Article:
Huckleberry Hostel: Day 17

One of the actors in Alice said a few weeks ago said, “That’s how great ideas happen: someone misunderstands someone else and says, ‘That’s a great idea.'” We were going around discussing where we wanted the scene we were rehearsing to go because I had rewritten half of what the creator of this project had originally written (at her request). This resulted in neither halves working. This actor says one thing; I hear another and ran with it. Turned out the idea-no-one-had was a good one and it’s stuck.

That is kind of how I feel about what I wrote yesterday: “I am much less interested in setting up a modern Huck / Jim relationship.” Because today that’s all I can think of doing with the Onsite Commission. It’s like my brain misread what I wrote: “I’m much more interested in setting up a modern Huck / Jim relationship.” As soon as I posted last night, I realized how dangerous a comment that is. Of course you don’t want to revisit that relationship, D, because you don’t want to write a middle-age African American man being subservient to a young white boy because you are not qualified to have an intelligent discussion about racism in America. But as dangerous as it is (maybe because it’s dangerous?) it’s appealing.

I remember very few specifics about Huck Finn, and I haven’t started rereading it. But it’s nuanced, right? It is not a racist book, but rather a book that criticizes racism and slavery through the perspective of a child who inherently knows its wrong. Right? What is the modern equivalent of that? We have an African American man as our president, yet I am still hyper aware that I am not to use a hyphen between “African” and “American” lest I offend. My own misgivings about offending are personal evidence of some yet unexplored awareness of the racial tensions around me. I have purposely incorporated the word “fag” into plays as a means to reclaim what, aurally speaking, is a very interesting word. After the performance, one of my friends said at first he wanted to punch me. That that word had haunted him since adolescence. That it makes him physically ill. But, he said, after hearing it pronounced 12 times in a monologue, he could talk about it. Recollecting that evening now, it might be one of the most gratifying moments in theater for me. Huh.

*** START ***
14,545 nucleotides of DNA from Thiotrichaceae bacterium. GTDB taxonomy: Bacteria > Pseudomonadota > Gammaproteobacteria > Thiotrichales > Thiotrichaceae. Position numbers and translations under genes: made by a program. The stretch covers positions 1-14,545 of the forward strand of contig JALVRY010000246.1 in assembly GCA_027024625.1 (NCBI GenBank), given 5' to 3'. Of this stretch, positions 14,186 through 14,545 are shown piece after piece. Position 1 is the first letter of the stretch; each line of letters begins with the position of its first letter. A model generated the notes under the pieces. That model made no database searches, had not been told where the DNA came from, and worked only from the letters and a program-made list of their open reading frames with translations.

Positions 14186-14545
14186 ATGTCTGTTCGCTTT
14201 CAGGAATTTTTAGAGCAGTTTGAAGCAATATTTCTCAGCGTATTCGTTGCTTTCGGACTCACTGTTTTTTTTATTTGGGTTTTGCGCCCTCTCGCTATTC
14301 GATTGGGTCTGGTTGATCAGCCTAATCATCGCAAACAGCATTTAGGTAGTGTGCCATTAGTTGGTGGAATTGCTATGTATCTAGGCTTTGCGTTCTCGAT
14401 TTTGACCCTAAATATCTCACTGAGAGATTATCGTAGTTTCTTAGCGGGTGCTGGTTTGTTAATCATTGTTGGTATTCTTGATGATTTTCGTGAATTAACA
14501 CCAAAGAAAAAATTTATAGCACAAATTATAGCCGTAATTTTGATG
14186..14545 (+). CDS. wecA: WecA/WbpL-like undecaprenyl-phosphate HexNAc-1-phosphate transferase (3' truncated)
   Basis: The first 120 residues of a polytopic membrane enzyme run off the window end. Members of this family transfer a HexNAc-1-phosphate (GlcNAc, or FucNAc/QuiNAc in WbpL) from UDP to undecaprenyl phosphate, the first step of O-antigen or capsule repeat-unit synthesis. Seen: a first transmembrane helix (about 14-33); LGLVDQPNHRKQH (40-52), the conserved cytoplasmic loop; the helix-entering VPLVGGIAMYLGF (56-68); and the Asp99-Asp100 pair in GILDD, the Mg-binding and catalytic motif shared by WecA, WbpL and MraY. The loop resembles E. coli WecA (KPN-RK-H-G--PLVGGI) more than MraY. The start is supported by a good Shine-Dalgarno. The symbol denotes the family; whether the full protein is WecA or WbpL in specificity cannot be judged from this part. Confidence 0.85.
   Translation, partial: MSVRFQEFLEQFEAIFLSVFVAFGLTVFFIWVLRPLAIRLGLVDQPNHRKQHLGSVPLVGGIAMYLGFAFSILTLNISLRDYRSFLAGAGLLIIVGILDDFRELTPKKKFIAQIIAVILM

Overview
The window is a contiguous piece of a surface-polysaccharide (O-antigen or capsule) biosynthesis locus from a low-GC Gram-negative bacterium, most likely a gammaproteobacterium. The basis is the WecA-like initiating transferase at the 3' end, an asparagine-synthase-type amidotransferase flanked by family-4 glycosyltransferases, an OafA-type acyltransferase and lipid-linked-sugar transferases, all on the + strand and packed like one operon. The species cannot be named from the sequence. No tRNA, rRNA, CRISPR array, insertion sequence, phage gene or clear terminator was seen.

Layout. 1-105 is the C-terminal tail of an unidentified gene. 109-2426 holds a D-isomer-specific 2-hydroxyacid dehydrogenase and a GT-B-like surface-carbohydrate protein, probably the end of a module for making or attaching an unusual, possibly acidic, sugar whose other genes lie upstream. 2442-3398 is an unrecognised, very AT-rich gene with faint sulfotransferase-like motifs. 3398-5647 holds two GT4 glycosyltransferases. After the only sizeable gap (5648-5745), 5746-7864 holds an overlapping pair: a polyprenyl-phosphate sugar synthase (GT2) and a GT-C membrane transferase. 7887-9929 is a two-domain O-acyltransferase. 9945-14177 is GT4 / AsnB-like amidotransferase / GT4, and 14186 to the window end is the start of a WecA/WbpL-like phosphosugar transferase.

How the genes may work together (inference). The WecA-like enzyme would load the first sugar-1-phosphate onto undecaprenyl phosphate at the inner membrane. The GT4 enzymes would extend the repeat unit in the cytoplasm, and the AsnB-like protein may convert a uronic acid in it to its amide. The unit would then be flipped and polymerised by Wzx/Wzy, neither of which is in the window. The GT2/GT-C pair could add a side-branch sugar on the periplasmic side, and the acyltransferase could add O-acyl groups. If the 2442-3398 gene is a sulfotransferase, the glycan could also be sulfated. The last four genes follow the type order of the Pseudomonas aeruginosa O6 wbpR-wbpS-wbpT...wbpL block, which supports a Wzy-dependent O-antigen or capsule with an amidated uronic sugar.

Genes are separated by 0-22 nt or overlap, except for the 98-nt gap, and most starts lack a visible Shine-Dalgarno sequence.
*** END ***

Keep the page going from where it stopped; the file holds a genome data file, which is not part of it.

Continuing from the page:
Would I ever do the same with the N word, which even here I hesitate so long to spell out that I’ve decided to avoid doing so? Going to a predominantly black public high school, the word flew by my ears so consistently that I stopped hearing it. But even in college when repeating verbatim all of Dave Chappelle’s DC comedy special I would either bleep out the N word or at the very least butcher it’s pronunciation, as I do all foreign words, as I whispered it in the safety of my empty dorm room. Not that I have to incorporate the N word into Huckleberry Hostel if I go this route. Really, the conversation of who gets to use it has been had before (if not resolved) and I’m not all that interested in another free-the-word-from-its-culturally-crippling-usage project. There are many other issues to explore . . . but am I comfortable exploring them?


One thought on “Huckleberry Hostel: Day 17

  1. Check out George Saunders’s “The United States of Huck” essay. Doesn’t quite address any of the points you bring up, but it’s mad interesting. And everything Saunders writes should be read. By everyone.

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